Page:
Ashes of American Flags, Wilcos live concert film and documentary, portrays a reality that is almost the antithesis of the typical glamorized rock-and-roll road picture. In the place of sex-crazed groupies and stylized drug-binge montages, we see the band icing up sore limbs and necks after strenuous performances, eating chips and salsa in grimy roadside restaurants, and taking Polaroid photos of down-and-out parts of the towns they play in. Instead of solipsistic and self-serving mythologizing by the bandmembers, we get their remarkably insightful and endearing thoughts on the reality of being a touring entity and affectionate descriptions of each other as friends and musicians.
These slice-of-road-life moments are the glue that holds together some excellent live footage from Wilcos 2008 tour. This is a band with a reputation for powerful, exciting and soul-baring shows, and the film manages to capture it all in fine style. Documenting an act that combines down-home Americana with heady space rock and almost-jam-band-styled improvisation in just ninety minutes of live footage intercut with interviews is a tall order, but director and producer Brendan Canty and Christoph Green pull it off with seeming ease. The result is a powerful portrait of one of the best rock bands of the modern era at the peak of its power, as well as a forceful argument that rock and roll still matters.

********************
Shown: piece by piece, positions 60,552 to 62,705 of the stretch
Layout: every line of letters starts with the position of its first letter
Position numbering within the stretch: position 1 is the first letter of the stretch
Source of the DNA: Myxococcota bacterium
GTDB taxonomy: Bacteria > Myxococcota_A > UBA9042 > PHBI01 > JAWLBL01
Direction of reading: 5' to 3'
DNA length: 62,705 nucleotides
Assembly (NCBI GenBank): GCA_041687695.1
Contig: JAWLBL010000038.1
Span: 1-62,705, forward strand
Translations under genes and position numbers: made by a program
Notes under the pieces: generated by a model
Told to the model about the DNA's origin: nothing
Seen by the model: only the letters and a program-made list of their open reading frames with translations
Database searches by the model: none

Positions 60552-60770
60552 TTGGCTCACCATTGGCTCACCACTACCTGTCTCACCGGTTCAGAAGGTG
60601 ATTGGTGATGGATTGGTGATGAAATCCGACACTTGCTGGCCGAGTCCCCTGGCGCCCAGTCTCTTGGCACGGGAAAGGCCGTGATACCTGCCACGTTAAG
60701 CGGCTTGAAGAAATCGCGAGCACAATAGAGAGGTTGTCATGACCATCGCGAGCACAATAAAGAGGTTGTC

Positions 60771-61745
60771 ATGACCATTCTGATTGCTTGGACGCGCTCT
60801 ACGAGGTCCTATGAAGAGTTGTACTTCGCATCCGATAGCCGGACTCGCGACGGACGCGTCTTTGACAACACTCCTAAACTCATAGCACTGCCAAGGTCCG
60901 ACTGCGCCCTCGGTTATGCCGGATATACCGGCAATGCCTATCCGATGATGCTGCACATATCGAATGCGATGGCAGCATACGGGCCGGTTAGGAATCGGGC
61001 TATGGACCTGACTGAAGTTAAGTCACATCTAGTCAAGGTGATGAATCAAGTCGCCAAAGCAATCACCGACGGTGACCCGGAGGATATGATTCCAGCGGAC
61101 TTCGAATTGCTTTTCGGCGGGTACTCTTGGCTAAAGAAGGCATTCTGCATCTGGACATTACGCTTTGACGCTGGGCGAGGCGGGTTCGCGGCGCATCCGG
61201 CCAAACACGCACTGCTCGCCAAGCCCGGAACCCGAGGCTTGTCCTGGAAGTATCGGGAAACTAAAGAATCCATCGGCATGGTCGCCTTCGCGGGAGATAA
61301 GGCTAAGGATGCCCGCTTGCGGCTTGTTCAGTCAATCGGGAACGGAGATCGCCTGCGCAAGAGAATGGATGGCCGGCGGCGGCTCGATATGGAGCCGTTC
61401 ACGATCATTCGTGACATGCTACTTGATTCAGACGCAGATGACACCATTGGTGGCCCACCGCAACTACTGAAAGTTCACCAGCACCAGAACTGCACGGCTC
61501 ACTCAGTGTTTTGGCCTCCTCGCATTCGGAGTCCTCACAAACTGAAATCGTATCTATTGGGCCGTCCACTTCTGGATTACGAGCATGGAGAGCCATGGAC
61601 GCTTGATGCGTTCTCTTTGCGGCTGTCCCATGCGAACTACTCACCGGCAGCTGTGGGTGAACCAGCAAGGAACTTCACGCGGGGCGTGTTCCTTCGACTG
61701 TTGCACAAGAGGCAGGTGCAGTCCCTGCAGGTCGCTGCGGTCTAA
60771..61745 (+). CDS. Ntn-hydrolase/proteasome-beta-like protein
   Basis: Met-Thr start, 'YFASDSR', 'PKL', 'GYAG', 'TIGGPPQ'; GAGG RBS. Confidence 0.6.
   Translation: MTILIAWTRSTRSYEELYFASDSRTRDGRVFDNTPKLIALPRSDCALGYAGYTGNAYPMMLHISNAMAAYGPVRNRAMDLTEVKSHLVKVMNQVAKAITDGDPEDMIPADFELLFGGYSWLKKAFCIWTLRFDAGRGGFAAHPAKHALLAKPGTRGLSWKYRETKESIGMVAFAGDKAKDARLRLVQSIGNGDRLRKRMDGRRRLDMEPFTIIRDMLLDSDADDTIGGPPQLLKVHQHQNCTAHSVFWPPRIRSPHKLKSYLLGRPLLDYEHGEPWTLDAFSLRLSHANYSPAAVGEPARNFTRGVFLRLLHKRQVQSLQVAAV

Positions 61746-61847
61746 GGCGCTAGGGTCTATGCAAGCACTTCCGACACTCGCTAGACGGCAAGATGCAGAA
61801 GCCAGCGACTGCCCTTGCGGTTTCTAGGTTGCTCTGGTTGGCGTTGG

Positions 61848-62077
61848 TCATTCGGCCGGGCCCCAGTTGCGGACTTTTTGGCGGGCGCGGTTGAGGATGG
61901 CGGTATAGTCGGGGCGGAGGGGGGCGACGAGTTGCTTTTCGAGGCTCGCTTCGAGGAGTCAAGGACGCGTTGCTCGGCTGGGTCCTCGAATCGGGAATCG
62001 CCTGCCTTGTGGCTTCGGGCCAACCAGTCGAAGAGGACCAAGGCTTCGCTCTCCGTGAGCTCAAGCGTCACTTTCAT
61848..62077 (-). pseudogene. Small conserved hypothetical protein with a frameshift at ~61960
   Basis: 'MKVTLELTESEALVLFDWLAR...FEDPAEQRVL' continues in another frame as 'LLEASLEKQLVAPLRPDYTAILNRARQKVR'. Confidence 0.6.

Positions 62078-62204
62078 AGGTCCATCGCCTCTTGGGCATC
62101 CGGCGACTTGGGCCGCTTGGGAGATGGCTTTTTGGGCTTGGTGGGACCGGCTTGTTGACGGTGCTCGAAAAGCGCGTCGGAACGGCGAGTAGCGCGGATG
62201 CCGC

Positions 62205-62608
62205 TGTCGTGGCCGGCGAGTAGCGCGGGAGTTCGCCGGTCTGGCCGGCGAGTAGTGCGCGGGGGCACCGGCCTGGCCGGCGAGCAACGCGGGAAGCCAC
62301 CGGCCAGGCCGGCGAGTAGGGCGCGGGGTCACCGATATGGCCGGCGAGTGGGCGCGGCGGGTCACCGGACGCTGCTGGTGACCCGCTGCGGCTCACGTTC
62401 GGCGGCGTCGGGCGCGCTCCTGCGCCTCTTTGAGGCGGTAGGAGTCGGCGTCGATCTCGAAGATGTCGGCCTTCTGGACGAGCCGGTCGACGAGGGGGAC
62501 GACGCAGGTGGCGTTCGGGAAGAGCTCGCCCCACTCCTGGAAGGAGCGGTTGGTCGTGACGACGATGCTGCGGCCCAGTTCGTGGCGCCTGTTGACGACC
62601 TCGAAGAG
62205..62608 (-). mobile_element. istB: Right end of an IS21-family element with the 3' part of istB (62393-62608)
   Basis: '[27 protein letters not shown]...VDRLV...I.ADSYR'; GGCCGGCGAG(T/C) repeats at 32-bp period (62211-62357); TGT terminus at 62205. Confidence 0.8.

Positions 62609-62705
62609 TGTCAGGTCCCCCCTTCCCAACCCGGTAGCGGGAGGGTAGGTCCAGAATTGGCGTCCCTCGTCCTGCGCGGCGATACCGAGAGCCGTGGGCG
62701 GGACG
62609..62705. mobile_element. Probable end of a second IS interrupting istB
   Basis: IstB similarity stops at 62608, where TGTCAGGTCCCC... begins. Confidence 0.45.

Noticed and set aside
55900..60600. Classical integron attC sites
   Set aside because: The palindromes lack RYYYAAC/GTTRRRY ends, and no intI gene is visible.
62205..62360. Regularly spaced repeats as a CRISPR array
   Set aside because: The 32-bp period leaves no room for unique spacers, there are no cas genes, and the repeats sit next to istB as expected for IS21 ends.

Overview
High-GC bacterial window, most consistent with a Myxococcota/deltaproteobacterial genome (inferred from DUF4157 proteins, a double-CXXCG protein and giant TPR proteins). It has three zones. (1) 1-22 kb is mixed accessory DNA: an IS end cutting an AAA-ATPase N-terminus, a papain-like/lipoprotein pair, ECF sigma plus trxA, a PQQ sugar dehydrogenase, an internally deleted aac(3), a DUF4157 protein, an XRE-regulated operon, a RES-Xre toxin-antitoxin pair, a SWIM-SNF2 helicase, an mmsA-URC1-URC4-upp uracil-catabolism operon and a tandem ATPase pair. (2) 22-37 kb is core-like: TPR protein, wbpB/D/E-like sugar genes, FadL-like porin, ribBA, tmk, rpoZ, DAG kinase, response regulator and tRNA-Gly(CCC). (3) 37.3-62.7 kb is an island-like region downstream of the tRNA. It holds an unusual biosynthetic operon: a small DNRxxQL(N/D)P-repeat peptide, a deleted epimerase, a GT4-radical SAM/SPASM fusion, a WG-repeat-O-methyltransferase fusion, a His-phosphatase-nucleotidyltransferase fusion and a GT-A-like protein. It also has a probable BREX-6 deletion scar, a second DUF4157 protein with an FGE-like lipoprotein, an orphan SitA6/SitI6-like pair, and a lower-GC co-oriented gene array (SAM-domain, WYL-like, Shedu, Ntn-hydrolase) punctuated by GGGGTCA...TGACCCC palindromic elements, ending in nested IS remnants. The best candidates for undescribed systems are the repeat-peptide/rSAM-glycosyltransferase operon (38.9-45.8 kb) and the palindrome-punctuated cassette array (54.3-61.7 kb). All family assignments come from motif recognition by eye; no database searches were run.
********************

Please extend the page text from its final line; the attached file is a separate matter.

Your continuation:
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The film screens tonight at 8 p.m. at the Boulder Theater, 2032 14th Street in Boulder; doors open at 7::30. For tickets, $12, and information, visit www.bouldertheater.com or call 303-786-7030.
Wed., April 8, 7:30 p.m., 2009